Carly: You think of "abuse" as him smacking her around. But we learned that there are so many different kinds of abuse. I mean guys at this age are all hormonal and so they're like touchy-feely. So a guy comes up and he pinches a girl's butt! That's totally unacceptable! And that's sexual harassment right there. You see it way more after you get this kind of training. And you say, "That's sexual abuse." And other people say, "No it's not." But it is. If it's an unwanted advance, it is sexual abuse.

Poorva: There's this whole "Cycle of Violence" where in the beginning both people are in love and everything is really great. Then they get into a little fight, nothing really big... and slowly it escalates, because maybe he sees her talking to some other guy and gets really mad. And then maybe he yells at her or pushes her or hits her. Then afterwards he apologizes and promises that it won't ever happen again and he acts all sweet for a while. Then the whole thing starts up all over again.

TI: So what if the guy says that he really loves the girl and it absolutely won't happen again?

Poorva: A lot of guys say that... I mean if I wasn't in the training and I was in a situation like that I would probably say "Okay. Here's another chance." But the training taught me that if I was in a relationship with a boyfriend who had been abusive to me, that I would just get out!

If it's an unwanted advance, it is sexual abuse.

TI: In these kinds of situations, where there's a cycle that keeps going around and around, why do girls stay?

Poorva: These girls think "If he didn't love me then he wouldn't get so upset."

TI: Which of course is crazy!

Poorva: Yeah!! If a girl doesn't feel comfortable in the relationship... she could talk to him, but I'm pretty sure that the guy would be like, "What are you talking about?!" She should just tell him, "This relationship is not going to work for me." And she should get out!

TI: Is that news to some girls, that they have this kind of power to make their own choice?

Poorva: Yeah, to a lot of girls! They're thinking "Well, I didn't know I could say that."

TI: Have you had a chance to try these techniques in real life?

Poorva: Yes! Once I was walking in this neighborhood, and I heard yelling coming from a house across the street. So I crossed over and I started singing this song really loud... it was "Hail, Mary! Run with me! Hail, Mary! Run quickly!" And I just sang it really loud! It was the most embarrassing thing for me, but they stopped and they looked [out the window] at me like, "This girl is crazy!" And then I just kept walking, and I didn't hear anymore yelling. Just this loud noise. Like a door slamming. So I think one of them left.

She should just tell him,
"This relationship is not going to work for me."
And she should get out!!

TI: It was really brave of you to do that! I mean, the guy could have come out and started yelling at you!

Poorva: I know! [laughing]

TI: Have you gotten to try this out in a relationship of your own? I don't necessarily mean an abusive relationship, but I would imagine that a young woman who knows she has this power, even if she doesn't have to use it to defend herself in anyway, could set up a very exciting and equal, relationship with anybody!

Poorva: Well, I'm not going out with anyone now, but while we were in the group [during the training] I was going out with someone. But at the time I didn't know how to try any of it out, like you're saying. But that relationship was very equal. And he always listened to me.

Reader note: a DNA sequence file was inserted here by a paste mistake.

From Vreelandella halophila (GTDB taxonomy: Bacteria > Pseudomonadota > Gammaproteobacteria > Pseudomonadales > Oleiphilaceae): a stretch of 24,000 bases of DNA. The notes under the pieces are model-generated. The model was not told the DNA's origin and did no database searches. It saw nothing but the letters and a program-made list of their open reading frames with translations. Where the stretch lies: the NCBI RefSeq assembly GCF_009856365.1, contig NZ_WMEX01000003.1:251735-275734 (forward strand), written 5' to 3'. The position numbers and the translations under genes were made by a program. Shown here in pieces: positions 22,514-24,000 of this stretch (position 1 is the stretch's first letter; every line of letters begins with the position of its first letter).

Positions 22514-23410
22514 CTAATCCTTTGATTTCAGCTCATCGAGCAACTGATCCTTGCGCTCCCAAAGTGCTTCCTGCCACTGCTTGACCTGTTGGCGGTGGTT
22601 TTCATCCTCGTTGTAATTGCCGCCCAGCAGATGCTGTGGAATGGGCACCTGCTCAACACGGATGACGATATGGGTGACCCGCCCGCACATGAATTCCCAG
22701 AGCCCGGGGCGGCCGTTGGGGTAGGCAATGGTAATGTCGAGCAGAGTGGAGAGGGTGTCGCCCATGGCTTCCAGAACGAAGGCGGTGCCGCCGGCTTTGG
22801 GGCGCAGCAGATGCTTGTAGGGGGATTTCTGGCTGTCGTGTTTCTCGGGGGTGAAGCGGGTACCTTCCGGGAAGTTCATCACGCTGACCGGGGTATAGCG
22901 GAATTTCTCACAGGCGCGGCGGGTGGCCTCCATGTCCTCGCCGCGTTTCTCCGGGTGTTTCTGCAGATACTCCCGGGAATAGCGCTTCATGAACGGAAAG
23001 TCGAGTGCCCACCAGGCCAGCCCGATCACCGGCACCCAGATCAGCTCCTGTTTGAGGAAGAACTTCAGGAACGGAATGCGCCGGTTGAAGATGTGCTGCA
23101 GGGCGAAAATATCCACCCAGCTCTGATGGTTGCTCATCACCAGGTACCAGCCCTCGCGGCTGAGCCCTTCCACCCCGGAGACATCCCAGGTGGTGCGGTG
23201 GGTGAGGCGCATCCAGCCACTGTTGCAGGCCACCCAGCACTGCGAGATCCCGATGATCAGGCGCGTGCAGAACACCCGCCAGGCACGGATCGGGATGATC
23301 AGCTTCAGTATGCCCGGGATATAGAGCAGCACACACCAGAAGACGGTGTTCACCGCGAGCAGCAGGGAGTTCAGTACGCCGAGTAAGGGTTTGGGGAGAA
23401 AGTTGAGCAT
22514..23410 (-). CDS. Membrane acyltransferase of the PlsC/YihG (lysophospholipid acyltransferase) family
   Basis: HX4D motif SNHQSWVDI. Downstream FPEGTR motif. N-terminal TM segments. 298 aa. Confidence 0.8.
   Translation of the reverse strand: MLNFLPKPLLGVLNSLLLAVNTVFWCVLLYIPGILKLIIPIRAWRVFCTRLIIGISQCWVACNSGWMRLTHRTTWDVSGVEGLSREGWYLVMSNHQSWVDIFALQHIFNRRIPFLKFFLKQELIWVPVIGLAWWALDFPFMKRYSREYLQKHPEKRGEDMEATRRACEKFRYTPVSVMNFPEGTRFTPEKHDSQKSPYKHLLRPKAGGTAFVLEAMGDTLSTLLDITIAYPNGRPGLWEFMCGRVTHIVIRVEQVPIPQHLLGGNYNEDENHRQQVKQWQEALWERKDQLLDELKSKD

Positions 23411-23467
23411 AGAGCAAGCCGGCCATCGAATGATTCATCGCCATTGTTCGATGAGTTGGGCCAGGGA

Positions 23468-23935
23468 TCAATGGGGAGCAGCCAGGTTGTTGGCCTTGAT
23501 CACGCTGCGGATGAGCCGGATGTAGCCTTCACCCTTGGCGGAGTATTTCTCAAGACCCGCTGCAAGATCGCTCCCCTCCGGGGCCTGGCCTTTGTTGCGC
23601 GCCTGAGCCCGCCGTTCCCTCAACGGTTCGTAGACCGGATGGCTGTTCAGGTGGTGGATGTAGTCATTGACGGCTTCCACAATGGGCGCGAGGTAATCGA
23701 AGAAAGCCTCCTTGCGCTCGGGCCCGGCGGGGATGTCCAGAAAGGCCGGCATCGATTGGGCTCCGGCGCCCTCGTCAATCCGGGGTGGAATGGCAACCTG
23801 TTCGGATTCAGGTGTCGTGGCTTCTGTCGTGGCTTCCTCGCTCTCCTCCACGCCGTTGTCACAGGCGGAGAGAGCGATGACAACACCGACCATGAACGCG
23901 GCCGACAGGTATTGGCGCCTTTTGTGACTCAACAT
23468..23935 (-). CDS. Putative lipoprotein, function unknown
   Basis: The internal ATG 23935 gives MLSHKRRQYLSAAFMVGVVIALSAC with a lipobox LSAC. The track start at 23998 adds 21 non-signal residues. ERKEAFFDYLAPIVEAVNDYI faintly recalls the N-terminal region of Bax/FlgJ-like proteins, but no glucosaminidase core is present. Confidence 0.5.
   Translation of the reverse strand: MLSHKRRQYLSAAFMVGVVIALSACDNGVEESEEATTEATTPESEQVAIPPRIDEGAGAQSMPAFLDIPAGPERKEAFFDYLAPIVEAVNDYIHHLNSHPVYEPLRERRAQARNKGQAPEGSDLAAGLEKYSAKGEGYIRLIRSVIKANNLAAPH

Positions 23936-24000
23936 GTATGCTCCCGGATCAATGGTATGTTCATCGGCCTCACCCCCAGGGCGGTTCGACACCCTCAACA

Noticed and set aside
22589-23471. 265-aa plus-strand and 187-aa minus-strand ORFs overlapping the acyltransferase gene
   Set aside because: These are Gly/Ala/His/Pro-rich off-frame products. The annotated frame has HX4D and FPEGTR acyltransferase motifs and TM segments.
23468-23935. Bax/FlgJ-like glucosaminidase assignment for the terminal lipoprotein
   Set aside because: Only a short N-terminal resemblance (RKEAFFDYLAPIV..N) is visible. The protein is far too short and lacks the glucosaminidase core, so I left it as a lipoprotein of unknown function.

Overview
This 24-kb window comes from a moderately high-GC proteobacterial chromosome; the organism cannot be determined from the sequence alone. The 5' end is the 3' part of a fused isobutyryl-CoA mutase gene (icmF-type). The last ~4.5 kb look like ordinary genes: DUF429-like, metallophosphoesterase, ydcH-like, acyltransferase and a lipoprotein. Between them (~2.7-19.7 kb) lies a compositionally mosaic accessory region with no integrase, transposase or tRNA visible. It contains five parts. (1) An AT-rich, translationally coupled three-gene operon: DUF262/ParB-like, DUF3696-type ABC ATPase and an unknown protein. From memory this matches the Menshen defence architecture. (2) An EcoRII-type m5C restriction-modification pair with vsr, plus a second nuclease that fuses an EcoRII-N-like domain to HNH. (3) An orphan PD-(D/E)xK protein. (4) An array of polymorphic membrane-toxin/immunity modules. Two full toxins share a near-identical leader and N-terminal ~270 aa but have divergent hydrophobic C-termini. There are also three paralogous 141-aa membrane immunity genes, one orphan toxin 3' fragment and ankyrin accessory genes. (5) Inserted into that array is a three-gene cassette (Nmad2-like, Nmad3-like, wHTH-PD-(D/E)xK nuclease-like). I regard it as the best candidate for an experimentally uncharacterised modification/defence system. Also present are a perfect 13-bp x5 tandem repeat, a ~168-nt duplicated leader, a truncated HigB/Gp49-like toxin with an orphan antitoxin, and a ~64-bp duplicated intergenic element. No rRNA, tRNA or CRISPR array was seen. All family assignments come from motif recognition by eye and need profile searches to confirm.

Carly: I was seeing this guy for a little while and I started noticing little signs that came from this training! He seemed like a really cool guy and we started talking on the phone. There was this mutual thing going on then all of a sudden he got really weird about me hanging out with people. He said, "I don't like you hanging out with him because he does this and this. And don't hang out with her because she's a slut." And he started talking down to my friends. It was totally unfounded because I was hanging out with those people before I was hanging out with him! I told him "If you're going to keep on acting like this I don't want to see you any more." And he asked "Why?!" And I told him it was because he was really rude to my friends. He once said to my friend, who is blond, "Oh, you're blond. You must be dumb. You must be a slut." And this girl is very, very intelligent and she said "Take me home!" And my other friend told me that I should stay away from this guy. I got so weirded out that I stopped calling him and stopped talking to him.

TI:But you finally had to tell him that you didn't appreciate his attitude or his behavior?

Carly: Yeah. He got very upset about it and he talked really bad about me to everyone and called me a slut and a whore. It sure taught me to stay away from boys like that! And it struck me as weird because all last school year I was totally preaching about all this [abusive relationship] stuff to all my girlfriends. So I still had to struggle with it even though I've been through all this training and I know all the signs. And I was still thinking "Yeah. But I really like this guy!"

"Yeah. But I really like this guy!"

TI: So if someone as strong and as educated as you could have an experience like that, it shows how strong the denial thing is. I mean, the guy likes you and you think he's cool, so you might pretend that all those warning signs of abuse really weren't there. It sounds like you need to educate the girls as well as the guys!

Laurel: Definitely. Everyone needs to be educated. Black-eye stuff is the stereotype of abuse.

Carly: There are so many different kinds of abuse. Like a boyfriend yelling at a girlfriend. And she says, "Oh, he was just mad at me." And we say, "No! He's verbally abusing you!" If he's calling you names. Or speaking to you in a raised voice where you're scared, that's abuse.

TI: What is the ongoing work for Transforming Communities?